History of Taylor County, Iowa: from the earliest historic times to 1910 by  Frank E. Crosson. Chicago, The S.J. Clarke Publishing Co. 1910
(transcribed by Linda Kestner: lfkestner3@msn.com)
Page 637
Charles Franklin Dresher, living retired in Bedford after a long, close and successful connection with farming interests in Polk township, Taylor county, where he still owns a large tract of valuable land, was born in Berks county, Pennsylvania, July 26, 1833.  He is a son of Stephen and Louisa (Sneaybarger) Dresher, the father also a native of Berks county, and of German descent.  The mother was born in Switzerland.  Samuel Dresher, the grandfather of Charles F. Dresher, was a native of Pennsylvania and followed farming as his life work.  He was survived by his wife for about twenty years, her death occurring when she had reached quite old age.  Their family consisted of two sons and five daughters.  The mother of our subject accompanied her father, mother and brother on their emigration from Switzerland to the United States, being but two years of age at the time.  Stephen Dresher was also a farmer and a soldier of the Civil war.  He died in Lock Haven, Pennsylvania, when seventy-seven years of age, after which his wife removed to Page county, Iowa, where she passed away at the age of seventy-five years.  Both were consistent members of the German Lutheran church.  In their family were twelve children, namely: Charles Franklin; James Jefferson; Mary Matilda, the wife of John Stroup of Max, Nebraska; Hannah, of Red Bluff, California; William, who was killed in the battle of Gettysburg during the Civil war; Samuel and John, both deceased; Lydia, the deceased wife of James Border; Catharine Lucretia, deceased; Stephen Albert, of Denver; George Howard, of Omaha; and Christian, who has also passed away.
Charles F. Dresher, whose name introduces this sketch, was reared on his father's farm in Berks county, Pennsylvania, and there acquired his education.  Seven years were spent in the German schools of his district, and at the age of fourteen he began his study of the English tongue, in this way becoming familiar with both languages, being able to translate from one to the other with ease.  After completing his education he remained on the home farm until twenty-two years of age, when he removed to Indiana, accepting a position as clerk at Worthington.  On the expiration of one year, however, he went to Owen county, that state, and in 1858 came to Taylor county, Iowa, settling on a farm of eighty acres in Polk township.  He directed his efforts to the cultivation of this farm, the soil responding readily to the care bestowed upon it and yielding gratifying returns, so that he was able, year by year, to add to his original purchase until his holdings amounted to two hundred and seventy acres.  Close application, unfaltering energy and unwearying perseverance were factors in his success -- a success which eventually permitted him to retire from active labor, and in 1900 he removed to Bedford.  Here he purchased a nice home and is now enjoying in honorable retirement the fruits of his former labor.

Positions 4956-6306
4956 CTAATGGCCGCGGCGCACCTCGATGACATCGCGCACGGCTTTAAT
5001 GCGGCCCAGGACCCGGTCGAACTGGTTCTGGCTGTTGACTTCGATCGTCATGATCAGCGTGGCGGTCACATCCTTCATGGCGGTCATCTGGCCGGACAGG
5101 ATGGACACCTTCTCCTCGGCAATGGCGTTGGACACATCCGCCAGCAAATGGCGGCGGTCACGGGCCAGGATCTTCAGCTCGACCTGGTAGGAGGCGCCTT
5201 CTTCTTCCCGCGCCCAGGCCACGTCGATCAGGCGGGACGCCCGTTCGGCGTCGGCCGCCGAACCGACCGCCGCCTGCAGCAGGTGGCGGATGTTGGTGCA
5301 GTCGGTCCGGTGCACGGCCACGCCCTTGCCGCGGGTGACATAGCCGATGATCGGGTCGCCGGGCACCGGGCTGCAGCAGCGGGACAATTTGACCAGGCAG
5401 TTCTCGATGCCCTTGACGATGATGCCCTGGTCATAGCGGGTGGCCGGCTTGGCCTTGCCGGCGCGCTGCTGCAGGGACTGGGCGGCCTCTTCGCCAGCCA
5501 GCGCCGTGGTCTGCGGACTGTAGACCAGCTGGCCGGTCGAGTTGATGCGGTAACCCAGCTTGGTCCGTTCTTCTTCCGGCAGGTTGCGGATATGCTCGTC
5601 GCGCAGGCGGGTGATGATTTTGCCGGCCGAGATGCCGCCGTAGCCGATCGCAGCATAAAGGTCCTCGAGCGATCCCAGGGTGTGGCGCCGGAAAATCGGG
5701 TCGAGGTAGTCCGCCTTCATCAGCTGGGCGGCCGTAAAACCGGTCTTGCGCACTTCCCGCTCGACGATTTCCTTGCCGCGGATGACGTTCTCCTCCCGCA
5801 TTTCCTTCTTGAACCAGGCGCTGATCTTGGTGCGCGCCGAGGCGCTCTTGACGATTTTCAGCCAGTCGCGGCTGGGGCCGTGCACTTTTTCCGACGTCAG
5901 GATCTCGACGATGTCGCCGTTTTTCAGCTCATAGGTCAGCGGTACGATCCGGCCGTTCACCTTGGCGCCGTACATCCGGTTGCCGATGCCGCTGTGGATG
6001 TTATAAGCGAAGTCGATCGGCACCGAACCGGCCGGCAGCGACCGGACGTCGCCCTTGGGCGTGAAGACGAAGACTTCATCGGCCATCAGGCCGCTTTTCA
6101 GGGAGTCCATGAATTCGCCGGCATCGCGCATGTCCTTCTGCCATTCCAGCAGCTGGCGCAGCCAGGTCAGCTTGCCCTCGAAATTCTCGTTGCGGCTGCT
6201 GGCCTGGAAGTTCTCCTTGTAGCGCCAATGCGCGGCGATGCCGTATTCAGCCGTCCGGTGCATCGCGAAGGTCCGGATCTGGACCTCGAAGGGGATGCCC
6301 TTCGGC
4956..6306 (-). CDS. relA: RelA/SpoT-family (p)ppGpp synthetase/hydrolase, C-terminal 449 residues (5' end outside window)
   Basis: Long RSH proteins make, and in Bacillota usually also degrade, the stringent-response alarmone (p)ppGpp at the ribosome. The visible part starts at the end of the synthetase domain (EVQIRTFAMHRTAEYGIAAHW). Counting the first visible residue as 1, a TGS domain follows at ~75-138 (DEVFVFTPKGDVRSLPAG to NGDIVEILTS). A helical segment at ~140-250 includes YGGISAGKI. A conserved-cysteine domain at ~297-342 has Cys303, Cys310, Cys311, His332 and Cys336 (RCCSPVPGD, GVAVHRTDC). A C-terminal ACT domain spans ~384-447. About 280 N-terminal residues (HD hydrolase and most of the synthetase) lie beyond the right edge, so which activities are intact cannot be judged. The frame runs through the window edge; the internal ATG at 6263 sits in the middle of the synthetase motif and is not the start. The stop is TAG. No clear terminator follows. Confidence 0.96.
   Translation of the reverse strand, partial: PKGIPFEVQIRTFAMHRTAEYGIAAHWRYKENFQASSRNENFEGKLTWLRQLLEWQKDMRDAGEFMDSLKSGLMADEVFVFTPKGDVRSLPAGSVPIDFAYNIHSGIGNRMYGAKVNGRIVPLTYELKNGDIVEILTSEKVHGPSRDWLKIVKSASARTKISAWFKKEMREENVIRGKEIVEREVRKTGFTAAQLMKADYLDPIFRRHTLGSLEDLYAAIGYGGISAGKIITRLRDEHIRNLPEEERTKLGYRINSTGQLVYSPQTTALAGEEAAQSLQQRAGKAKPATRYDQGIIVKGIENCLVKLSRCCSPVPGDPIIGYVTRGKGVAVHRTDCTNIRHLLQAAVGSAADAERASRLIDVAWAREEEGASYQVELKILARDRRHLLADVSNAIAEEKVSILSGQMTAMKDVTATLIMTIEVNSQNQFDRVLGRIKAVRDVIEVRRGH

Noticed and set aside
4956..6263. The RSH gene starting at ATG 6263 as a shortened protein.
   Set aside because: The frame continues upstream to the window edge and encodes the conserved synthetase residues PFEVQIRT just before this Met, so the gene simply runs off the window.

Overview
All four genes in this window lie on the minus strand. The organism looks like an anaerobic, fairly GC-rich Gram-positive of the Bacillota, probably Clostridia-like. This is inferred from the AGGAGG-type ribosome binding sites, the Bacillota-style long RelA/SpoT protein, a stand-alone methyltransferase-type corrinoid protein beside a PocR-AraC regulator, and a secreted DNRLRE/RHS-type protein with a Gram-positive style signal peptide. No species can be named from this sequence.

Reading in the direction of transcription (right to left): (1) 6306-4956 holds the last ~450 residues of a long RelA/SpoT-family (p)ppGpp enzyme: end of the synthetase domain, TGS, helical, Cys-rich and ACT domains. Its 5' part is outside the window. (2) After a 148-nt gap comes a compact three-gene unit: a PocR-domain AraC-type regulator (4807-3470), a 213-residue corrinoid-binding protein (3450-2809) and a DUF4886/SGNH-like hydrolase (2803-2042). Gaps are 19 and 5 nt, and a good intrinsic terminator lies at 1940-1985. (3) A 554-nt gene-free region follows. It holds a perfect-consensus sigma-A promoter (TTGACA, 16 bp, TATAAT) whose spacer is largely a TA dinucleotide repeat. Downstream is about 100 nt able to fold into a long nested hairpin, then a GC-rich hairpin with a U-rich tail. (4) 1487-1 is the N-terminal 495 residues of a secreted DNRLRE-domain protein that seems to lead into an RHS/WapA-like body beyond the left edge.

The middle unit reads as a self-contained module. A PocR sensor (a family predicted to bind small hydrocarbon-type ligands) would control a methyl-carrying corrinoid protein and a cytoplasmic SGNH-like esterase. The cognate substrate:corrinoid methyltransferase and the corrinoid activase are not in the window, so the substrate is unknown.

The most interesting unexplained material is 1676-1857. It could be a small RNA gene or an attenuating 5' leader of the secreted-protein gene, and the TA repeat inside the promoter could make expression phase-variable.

On the 24th of June, 1858, Mr. Dresher was united in marriage to Miss Nancy J. Morris, a daughter of Jesse and Polly (Morris) Morris, and unto them were born five children: Mary Louisa, the wife of Frank Hamilton residing in Polk township; Charles Oscar, who wedded Jennie Aiten by whom he has two sons, William and Aiten; Jesse, who married Sarah Shearbeck and has two children, Helen and Charles; Anna, who is residing at home; and Arminta, the wife of W. E. Myers, of Conway, Iowa, a mail carrier, by whom she has one daughter, Josephine Jane.  Mrs. Dresher was born in Indiana, while her parents were both natives of Kentucky.  She was the fourth in order of birth in a family of twelve children, the others being: James W.; Morris; James G.; William; Amanda, the wife of Solomon Newmeyer; Martha Ann, deceased; Mary Elizabeth, the wife of Kellar Thompson of Hopkins, Missouri; Hamilton; Benjamin; Marion; and Monroe.
Mr. and Mrs. Dresher attend the Methodist church, of which they have been members for over fifty years.  Mr. Dresher votes with the republican party, and that his fellow-citizens recognize and appreciate his sterling worth and public-spirited citizenship is indicated in the fact that they have, during his residence in this county, called him to offices of honor and trust, the various positions held by him being those of constable, justice of the peace, assessor, supervisor, township clerk, school director and in fact all of the township offices except that of township trustee, while his services as justice of the peace extended over many years.  He has made an efficient and faithful officer, discharging the duties of the various positions which he has held with promptness and fairness, while his personal integrity and devotion to the public good have at all times remained unquestioned.  In private life he has gained many warm friends who hold him in the utmost confidence and esteem.